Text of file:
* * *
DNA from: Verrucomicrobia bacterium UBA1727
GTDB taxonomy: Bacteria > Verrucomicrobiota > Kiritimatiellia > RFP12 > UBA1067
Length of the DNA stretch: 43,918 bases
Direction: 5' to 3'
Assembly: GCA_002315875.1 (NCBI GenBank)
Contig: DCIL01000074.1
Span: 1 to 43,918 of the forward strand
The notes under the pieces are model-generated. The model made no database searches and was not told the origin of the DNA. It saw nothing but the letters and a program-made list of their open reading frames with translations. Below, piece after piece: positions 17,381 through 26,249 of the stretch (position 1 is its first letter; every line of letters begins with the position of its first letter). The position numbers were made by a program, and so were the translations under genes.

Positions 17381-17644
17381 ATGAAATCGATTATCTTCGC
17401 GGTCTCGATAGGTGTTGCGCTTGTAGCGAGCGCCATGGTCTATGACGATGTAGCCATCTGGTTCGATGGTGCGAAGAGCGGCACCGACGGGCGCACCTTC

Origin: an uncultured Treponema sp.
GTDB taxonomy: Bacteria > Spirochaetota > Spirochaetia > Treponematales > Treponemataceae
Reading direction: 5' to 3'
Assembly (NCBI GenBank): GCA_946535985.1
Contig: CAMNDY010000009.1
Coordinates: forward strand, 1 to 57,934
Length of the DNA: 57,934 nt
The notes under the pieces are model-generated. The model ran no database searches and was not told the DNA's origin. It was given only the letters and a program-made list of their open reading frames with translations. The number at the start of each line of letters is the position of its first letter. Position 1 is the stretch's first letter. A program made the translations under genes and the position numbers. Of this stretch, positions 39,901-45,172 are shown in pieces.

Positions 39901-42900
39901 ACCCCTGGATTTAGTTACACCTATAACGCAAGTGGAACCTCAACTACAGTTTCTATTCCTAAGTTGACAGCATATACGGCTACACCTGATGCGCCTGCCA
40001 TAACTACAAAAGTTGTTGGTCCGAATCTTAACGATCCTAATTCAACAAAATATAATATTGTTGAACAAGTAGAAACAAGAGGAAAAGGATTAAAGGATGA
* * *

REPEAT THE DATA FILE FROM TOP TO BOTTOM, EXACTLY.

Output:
DNA from: Verrucomicrobia bacterium UBA1727
GTDB taxonomy: Bacteria > Verrucomicrobiota > Kiritimatiellia > RFP12 > UBA1067
Length of the DNA stretch: 43,918 bases
Direction: 5' to 3'
Assembly: GCA_002315875.1 (NCBI GenBank)
Contig: DCIL01000074.1
Span: 1 to 43,918 of the forward strand
The notes under the pieces are model-generated. The model made no database searches and was not told the origin of the DNA. It saw nothing but the letters and a program-made list of their open reading frames with translations. Below, piece after piece: positions 17,381 through 26,249 of the stretch (position 1 is its first letter; every line of letters begins with the position of its first letter). The position numbers were made by a program, and so were the translations under genes.

Positions 17381-17644
17381 ATGAAATCGATTATCTTCGC
17401 GGTCTCGATAGGTGTTGCGCTTGTAGCGAGCGCCATGGTCTATGACGATGTAGCCATCTGGTTCGATGGTGCGAAGAGCGGCACCGACGGGCGCACCTTC

Origin: an uncultured Treponema sp.
GTDB taxonomy: Bacteria > Spirochaetota > Spirochaetia > Treponematales > Treponemataceae
Reading direction: 5' to 3'
Assembly (NCBI GenBank): GCA_946535985.1
Contig: CAMNDY010000009.1
Coordinates: forward strand, 1 to 57,934
Length of the DNA: 57,934 nt
The notes under the pieces are model-generated. The model ran no database searches and was not told the DNA's origin. It was given only the letters and a program-made list of their open reading frames with translations. The number at the start of each line of letters is the position of its first letter. Position 1 is the stretch's first letter. A program made the translations under genes and the position numbers. Of this stretch, positions 39,901-45,172 are shown in pieces.

Positions 39901-42900
39901 ACCCCTGGATTTAGTTACACCTATAACGCAAGTGGAACCTCAACTACAGTTTCTATTCCTAAGTTGACAGCATATACGGCTACACCTGATGCGCCTGCCA
40001 TAACTACAAAAGTTGTTGGTCCGAATCTTAACGATCCTAATTCAACAAAATATAATATTGTTGAACAAGTAGAAACAAGAGGAAAAGGATTAAAGGATGA